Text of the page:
As far as I can see, this is about two competing freedoms. Kate’s a) freedom to let her children enjoy the Internet and b) other people’s freedom to fiddle with themselves in front of a computer. Now, clearly somewhere along the line, someone’s going to have to give up a bit of their freedom to allow the other to have a bit more freedom, so what is it that is so compelling about the users and suppliers of porn’s argument that makes you come down on their side?

35: “The main problem with the 50 Shades books is that they’re shit.”

I agree completely: the narrative is formulaic and the writing style abysmal. But the books are being promoted by prominent displays in stores of leading supermarket chains where I shop for groceries. By news reports, these books have attained astonishing sales figures and – as mentioned – they are being read openly in public by young women. Why is no one demanding the banning of the books to prevent dissemination of subversive ideas about human relations?

No one seems keen on looking to see what action is being taken in peer-group countries to control access to porn on the internet. As best I can tell, it is close run whether the US or Japan has the largest global porn industry. Try the Wikipedia entry for: Kink.com

@23. cim: “Given that internet filtering – either on the PC or at the ISP – is so trivially easy for a moderately technically competent user (which will include most modern teenagers) to bypass…”

As somebody who has been locking down computers at a university for 20 years, I’d argue that it is trivially easy to prevent the circumventions that cim suggests. Unfortunately, those steps make it difficult to manage a PC or phone by the plain old home user. Security is weak because tech support is costly. The curated software model used by Apple with iOS and optionally with OS X is an interesting experiment in making security and manageability affordable.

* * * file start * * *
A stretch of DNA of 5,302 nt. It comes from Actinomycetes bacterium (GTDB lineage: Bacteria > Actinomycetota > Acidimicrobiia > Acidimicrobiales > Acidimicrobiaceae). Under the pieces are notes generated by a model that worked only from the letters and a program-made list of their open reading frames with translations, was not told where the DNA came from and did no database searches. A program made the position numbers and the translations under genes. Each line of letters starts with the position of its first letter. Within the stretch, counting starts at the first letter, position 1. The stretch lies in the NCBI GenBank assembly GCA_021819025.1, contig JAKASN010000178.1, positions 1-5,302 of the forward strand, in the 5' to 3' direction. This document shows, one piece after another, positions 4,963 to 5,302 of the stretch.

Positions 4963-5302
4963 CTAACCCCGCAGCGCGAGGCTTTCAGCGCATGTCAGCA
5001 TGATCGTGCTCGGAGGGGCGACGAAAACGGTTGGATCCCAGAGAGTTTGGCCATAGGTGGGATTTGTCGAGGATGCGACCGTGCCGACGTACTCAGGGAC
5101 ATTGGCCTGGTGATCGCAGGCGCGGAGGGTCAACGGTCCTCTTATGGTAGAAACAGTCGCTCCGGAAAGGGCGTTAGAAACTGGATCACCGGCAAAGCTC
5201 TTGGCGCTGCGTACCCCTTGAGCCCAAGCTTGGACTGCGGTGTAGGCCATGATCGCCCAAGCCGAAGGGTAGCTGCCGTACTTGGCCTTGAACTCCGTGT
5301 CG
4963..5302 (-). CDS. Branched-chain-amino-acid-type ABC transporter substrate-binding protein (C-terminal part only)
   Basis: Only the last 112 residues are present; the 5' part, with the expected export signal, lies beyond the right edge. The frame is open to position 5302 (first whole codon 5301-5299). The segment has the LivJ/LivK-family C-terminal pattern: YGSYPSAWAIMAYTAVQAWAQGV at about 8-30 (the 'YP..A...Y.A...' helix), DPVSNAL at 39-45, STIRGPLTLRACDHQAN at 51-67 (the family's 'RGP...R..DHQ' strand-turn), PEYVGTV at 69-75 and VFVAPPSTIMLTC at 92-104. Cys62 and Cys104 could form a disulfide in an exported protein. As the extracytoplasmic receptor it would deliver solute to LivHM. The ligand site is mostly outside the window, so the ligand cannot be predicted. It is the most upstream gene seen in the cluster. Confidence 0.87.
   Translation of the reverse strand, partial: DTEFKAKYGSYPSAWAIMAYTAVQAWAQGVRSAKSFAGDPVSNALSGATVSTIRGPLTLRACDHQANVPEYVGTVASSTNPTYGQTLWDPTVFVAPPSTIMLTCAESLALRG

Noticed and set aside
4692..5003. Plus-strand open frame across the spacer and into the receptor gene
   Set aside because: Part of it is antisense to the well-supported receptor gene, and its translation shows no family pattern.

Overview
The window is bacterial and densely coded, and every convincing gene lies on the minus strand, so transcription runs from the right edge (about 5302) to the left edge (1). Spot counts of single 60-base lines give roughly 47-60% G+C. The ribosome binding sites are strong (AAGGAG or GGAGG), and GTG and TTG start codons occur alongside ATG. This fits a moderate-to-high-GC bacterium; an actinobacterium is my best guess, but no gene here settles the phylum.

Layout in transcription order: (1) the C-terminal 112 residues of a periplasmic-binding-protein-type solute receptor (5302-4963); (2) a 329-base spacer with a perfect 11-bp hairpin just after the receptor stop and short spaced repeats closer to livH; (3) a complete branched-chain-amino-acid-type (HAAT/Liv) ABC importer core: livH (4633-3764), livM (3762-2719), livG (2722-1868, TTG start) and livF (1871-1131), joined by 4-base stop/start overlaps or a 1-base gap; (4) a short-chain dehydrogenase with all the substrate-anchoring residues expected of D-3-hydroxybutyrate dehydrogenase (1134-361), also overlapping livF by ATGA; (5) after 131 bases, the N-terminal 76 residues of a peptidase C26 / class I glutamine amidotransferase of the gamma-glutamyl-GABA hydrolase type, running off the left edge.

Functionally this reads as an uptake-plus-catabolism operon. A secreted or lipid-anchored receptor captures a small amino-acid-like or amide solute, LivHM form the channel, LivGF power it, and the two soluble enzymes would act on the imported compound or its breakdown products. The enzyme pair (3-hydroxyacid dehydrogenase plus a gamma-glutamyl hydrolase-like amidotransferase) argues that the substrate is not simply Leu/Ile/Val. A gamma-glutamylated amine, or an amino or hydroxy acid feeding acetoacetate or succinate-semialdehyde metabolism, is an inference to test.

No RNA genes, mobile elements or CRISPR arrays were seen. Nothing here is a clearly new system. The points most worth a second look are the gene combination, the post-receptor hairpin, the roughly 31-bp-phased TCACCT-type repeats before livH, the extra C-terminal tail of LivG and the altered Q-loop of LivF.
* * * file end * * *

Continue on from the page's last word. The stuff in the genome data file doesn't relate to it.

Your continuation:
Another approach to software control is monitoring rather than blocking. If Johnny is blocked from accessing something, he may try to work around the control. If Johnny is silently monitored, inappropriate internet usage can be addressed in a responsible way.

The dedicated browser of internet porn is really beyond redemption and difficult or impossible to block. But the problem – if there is one – is rather over accidental or incidental access to porn by pre- and early teens. Since this is not just a British problem, I think we could learn from what is being done about it in peer-group countries. Why are we apparently unconcerned nowadays about pornographic books?

For interest, try this San Francisco City Guide on the history of the Armory Building on Mission St which has become a major producing studio for internet porn, mainly catering for the global BDSM market:
http://www.sfcityguides.org/public_guidelines.html?article=506&submitted=TRUE&srch_text=&submitted2=&topic=Early%20San%20Francisco

@23. cim: “Spam, which pretty much every government and internet user agrees should be stopped, remains a major problem, despite the best efforts of the filtering industry and national law enforcement.”

I think that’s a very good point. The multitude of spam filter mechanisms have reduced the number of spam selling or credential phishing messages that internet users read. My email box contains 9,128 junk mails that got past the first level of filtering at my ISP in the last three months; that number excludes the ones that my ISP did not forward to me.

In spite of it all, spam selling is still profitable. Filters ensure that little spam gets through to end users, but nobody has worked out how to make it non-profitable. The downside of reducing exposure to spam is that users are less likely to become inoculated.

Targeted phishing — intelligent attacks intended to capture the credentials of specific people — are much more worrying.

KS @20:

“These days the average child is eleven the first time they see pornography

Even if this were true (and I would tend to trust Unity on this rather than someone with a clear ideological axe to grind), then that simply means that things have changed little in forty years.

“what happens to the kids whose parents are too busy or neglect them? We just hand them over to the pornographers do we?”